allow more collaborations than you’d see at larger research endeavors.”                    much. But the aid that Dartmouth offered actually made coming to                                                                                                                                         interact, and more. Given all they have accomplished, it’s hard to be-
    Dr. Alan Eastman is among those who is helping to facilitate trans-                    Hanover more affordable than her state school.                                                                                                                                                           lieve that the Department of Genetics is barely a decade old. In 1999,
lational research, as codirector of Norris Cotton Cancer Center’s Mol-                        A total of $7.6 million in scholarship funds was raised during the                                                                                                                                    DMS established the department with the goal of keeping the School
ecular Therapeutics Program. According to Eastman, collaboration is                        Transforming Medicine Campaign. Among the many donors those                                                                                                                                              at the forefront of the developments in genetics that were, and are,
all about location. “If a lab guy like me wants to work with human tis-                    dollars represent, several stand out: Dr. Norman Payson—a DMS ’73,                                                                                                                                       changing our understanding of how life works and of how to tackle dif-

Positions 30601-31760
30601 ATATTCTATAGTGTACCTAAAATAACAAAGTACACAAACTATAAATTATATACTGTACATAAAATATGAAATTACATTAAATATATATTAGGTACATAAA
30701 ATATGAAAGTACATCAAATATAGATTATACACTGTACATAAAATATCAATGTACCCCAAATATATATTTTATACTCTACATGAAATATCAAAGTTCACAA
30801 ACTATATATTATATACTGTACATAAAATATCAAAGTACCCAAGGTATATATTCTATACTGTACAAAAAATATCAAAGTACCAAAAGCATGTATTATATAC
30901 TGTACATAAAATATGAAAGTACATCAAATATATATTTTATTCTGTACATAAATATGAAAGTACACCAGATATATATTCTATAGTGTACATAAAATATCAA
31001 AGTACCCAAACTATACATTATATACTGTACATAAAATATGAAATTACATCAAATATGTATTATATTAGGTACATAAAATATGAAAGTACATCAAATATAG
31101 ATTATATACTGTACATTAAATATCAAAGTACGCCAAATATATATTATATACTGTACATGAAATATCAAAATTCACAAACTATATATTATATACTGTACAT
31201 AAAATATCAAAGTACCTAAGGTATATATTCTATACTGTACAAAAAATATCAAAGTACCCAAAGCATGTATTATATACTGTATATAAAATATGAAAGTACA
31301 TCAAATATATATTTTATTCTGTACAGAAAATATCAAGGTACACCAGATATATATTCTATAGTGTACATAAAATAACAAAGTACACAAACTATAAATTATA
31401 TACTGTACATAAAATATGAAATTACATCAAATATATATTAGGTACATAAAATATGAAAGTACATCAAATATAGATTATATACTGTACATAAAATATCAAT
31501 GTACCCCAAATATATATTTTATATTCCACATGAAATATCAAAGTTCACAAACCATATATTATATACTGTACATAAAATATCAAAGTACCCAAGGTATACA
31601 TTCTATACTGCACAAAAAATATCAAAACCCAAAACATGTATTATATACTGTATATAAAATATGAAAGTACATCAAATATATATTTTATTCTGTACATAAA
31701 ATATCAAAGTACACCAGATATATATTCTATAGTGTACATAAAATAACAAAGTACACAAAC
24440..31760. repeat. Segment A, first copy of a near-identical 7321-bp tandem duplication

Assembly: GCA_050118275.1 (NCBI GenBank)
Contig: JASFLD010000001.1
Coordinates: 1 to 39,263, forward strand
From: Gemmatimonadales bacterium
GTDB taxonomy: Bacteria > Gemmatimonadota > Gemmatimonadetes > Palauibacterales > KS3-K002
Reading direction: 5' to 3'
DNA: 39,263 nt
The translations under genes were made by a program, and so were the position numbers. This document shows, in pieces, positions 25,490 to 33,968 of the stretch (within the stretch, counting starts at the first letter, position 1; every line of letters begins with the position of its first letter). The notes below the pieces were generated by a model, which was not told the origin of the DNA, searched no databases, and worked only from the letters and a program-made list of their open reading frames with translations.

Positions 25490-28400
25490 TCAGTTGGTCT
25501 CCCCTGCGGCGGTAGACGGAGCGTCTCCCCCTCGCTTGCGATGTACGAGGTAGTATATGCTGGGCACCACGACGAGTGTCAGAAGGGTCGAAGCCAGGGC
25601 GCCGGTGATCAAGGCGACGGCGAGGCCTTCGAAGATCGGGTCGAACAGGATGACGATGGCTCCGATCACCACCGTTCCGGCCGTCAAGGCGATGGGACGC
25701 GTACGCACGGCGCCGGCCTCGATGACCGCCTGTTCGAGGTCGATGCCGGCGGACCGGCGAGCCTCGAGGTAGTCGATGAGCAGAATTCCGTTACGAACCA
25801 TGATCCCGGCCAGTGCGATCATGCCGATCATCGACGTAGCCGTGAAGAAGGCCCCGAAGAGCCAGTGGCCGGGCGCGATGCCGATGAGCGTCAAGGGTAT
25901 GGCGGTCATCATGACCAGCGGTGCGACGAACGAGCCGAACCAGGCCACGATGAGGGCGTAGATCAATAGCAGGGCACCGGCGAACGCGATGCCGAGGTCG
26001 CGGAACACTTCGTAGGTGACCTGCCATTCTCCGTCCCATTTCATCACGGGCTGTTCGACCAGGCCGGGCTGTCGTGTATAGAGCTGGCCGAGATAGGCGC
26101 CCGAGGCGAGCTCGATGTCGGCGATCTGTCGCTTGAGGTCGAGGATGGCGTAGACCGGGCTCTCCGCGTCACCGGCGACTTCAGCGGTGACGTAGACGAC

sue . . . it is critical that I have proximity to the clinicians,” he says.                former CEO of Oxford Health Plans, a member of the DMS Board of                                                                                                                                          ficult diseases such as cancer. But building a new department is not
    For example, DMS immunologists are devising ways to trigger the                        Overseers, and a DMS scholarship recipient himself—and his wife,                                                                                                                                         easy, and the department’s success has been possible thanks in good
immune system to attack cancerous tumors. When one method shows                            Melinda; Peter Fahey—a DC ’68, a retired partner in Goldman Sachs,                                                                                                                                       measure to Jennifer and Peter Brock.
promise in mice, the next step is to test that finding in humans. To                       and a former Dartmouth Trustee—and his wife, Helen; and Virginia                                                                                                                                             Jennifer Brock comes from a family that has long supported DMS
obtain human cells or to start a clinical trial, the immunologist has to                   DeCourcy, a longtime donor to DMS who died in 2008, leaving a gen-                                                                                                                                       and DHMC. Her parents, Robert and Gertrude Mertens, and her aunt,
work with clinicians who see patients with cancer every day.                               erous bequest for DMS scholarships.                                                                                                                                                                      Marion Huber, endowed two professorships at DMS and have sup-